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  1. Peter Schitt

    Let’s be honest: A lot of these “special” forces types are psychopaths that enjoy killing humans. Operation Phoenix, anyone? Torture, murder and mayhem are the stock in trade of these guys; not foreign languages, cultures and organic basket-weaving. Indeed, one would need to be “special” to get a kick out of murdering 15 year olds: The Kill Team: How U.S. Soldiers in Afghanistan Murdered Innocent Civilians.
    These guys are dehumanized and trained to murder people. They are desensitized to violence – torture, rape and murder is the logical outcome. In Vietnam it was standard operating procedure. (Kill Everything that Moves). Enough with the mindless fetishism of these units; see them for the bloodthirsty savages that they really are. If these guys weren’t in the military they would probably be murdering and raping on the streets of American cities.

    1. fajensen

      If these guys weren’t in the military they would probably be murdering and raping on the streets of American cities.
      Probably not – In a healthy society most would be failures which would limit the extent of their sadism, necrophilia and what-not.

      If one looks at life stories of the top nazis, for example, we have Himmler who was a neurotic hypochondriac trying his luck at different professions and failing, Heidrich a traveling sales guy selling oil- and fuel additives. Et Cetera. Without Hitler creating the infrastructure, Himmler would be that guy at the post office or the bank who closes the till right in front the queue exactly on time (with that little smile, they have) and terrorizes the mail-office ladies. Never becoming more than the middle-manager in some menial shop.

      After WW1 and WW2, the Mob sucked up many of these people and gave them opportunities to use their talents, after Vietnam it was the biker gangs – but in general this was “blue on blue”, nobody cares much for a bunch of gangsters offing each other.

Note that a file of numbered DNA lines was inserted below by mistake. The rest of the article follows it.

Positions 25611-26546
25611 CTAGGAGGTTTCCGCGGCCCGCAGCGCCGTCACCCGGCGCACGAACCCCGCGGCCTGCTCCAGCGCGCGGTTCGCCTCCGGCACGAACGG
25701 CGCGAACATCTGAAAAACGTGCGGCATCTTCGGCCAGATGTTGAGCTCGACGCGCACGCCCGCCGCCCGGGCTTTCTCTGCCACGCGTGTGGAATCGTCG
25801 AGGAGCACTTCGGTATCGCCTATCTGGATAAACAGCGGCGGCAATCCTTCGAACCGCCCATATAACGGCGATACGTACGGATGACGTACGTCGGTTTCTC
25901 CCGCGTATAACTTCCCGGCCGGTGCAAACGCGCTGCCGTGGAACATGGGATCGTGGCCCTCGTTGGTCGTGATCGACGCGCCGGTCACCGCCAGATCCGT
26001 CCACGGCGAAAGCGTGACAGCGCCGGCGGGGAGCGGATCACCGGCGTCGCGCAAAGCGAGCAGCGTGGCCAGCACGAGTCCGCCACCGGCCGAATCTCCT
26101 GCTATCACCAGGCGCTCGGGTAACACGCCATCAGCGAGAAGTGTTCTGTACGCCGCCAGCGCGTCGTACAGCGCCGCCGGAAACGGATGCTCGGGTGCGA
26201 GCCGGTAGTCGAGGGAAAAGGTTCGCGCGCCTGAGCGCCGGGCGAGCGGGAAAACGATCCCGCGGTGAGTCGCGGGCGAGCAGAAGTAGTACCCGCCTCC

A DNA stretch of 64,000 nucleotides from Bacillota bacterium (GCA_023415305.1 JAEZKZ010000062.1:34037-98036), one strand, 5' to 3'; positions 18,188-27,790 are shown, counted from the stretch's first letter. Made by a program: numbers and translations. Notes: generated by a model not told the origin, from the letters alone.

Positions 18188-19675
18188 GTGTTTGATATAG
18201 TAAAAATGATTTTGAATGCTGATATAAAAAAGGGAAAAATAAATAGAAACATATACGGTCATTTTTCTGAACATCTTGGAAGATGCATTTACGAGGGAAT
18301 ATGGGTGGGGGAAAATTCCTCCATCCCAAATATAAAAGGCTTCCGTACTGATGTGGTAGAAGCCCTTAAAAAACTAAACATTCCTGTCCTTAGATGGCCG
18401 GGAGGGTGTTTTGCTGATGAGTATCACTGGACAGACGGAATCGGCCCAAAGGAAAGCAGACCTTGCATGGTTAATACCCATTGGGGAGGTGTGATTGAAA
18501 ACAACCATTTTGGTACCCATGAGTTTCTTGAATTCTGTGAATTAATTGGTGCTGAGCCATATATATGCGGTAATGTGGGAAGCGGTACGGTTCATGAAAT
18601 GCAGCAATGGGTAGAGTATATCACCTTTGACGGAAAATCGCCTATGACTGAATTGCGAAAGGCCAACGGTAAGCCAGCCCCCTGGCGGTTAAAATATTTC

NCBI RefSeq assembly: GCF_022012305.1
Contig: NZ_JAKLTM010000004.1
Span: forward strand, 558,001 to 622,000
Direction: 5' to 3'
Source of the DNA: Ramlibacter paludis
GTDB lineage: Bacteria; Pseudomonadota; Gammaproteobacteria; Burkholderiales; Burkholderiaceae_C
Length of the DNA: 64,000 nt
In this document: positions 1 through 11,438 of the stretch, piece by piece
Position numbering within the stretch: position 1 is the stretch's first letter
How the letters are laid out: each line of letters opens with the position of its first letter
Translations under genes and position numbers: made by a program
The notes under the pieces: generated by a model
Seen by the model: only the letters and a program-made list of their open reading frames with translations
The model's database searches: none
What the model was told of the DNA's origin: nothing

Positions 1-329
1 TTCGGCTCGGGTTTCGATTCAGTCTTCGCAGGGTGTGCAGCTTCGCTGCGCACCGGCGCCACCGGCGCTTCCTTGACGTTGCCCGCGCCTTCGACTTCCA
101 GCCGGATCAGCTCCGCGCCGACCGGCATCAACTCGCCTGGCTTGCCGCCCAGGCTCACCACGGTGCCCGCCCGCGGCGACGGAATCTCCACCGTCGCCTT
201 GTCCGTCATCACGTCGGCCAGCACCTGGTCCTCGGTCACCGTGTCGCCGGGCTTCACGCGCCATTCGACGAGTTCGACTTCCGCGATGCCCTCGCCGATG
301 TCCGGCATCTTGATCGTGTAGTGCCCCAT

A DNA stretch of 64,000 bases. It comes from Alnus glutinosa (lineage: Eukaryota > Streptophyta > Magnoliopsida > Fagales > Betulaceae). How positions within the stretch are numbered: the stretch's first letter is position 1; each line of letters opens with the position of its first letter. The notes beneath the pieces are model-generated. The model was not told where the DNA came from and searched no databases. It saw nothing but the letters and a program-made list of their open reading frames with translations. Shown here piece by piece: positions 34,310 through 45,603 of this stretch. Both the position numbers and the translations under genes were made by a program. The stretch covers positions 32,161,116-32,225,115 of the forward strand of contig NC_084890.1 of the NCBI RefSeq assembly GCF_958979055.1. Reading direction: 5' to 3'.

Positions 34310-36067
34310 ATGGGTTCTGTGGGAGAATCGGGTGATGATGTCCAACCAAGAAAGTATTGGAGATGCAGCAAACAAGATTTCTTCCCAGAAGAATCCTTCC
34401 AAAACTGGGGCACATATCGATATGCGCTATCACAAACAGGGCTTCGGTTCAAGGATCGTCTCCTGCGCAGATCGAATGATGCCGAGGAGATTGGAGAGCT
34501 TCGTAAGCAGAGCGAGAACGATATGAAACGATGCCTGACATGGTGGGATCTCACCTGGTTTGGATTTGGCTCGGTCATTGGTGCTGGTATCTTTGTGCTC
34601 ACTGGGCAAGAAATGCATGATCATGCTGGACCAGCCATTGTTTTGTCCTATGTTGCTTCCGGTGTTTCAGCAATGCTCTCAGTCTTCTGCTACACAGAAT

The problem we have now, today, is that all these heroes come back and then they become police officers or security consultants teaching the police how to deal with people. We see the effects of that already.

    2. Elfranko

      If it weren’t for people like this in WWII, you’d be speaking german. Instead of being an ungrateful dick, blame their political leaders for what you don’t agree with.

  2. Anno

    I know that US special forces are not top teams in the few world special forces competitions conducted annually.

    1. JTMcPhee

      …tell me again what these “competitions” measure?

      And gee, do these Really Special Forces ever, once they are done competing on referee’d little gaudy contests, ever get around to maybe actually shooting the sh_t out of each other “in the field,” (if they ever actually confront, team Red to team Blue, rather than “killing terraists or whoever collateraldamagebugsplats…”)? “Making the world safe for DemocracyastheEmpiredefinesit ™?

      And what are “we” getting for our billions in training, weapons and tactics, again, even just writing off the half a billion on those “moderate rebels”? Not so much, even among Our Own Troops, apparently — — something you don’t see on ESPN X…

  3. Anarcissie

    Even if the ladies and gentlemen of Special Operations, etc., were paragons of virtue and good manners, the question would remain whether imperialism serves the interests of the people of the imperial home country. We can look at history and note that, at least since the end of the medieval periiod, every attempt to acquire and maintain empire has ended in physical, financial, and often moral bankruptcy. The better the elite troops do, the deeper into the swamp the state and its people fall. The American people and their rulers should instead heed the Book of Changes:

    Wading in blood. Get out of the pit.

    1. NotTimothyGeithner

      Exactly, any regime regardless of the spectacle (purple fingers, cookies in the square) will always retain an element of illegitimacy. Whether the population moves to violence or a more peaceful change, the illegitimate government will be tossed without massive outside support.

      If you can offer a clear improvement for a long enough time (many generations), assimilation is possible, but usually those empires really did bring in better rules and still had their own problems which forced a move towards political equality.

    2. Jim Haygood

      ‘Effort, as measured by operations conducted, bomb tonnage dropped, or bodies counted, is taken as evidence of progress made.’

      This is the pure logic of statism. For decades, the Interstate Commence Commission grew larger and larger, dispensing more rulings and rate-makings annually as the U.S. economy grew in size and complexity.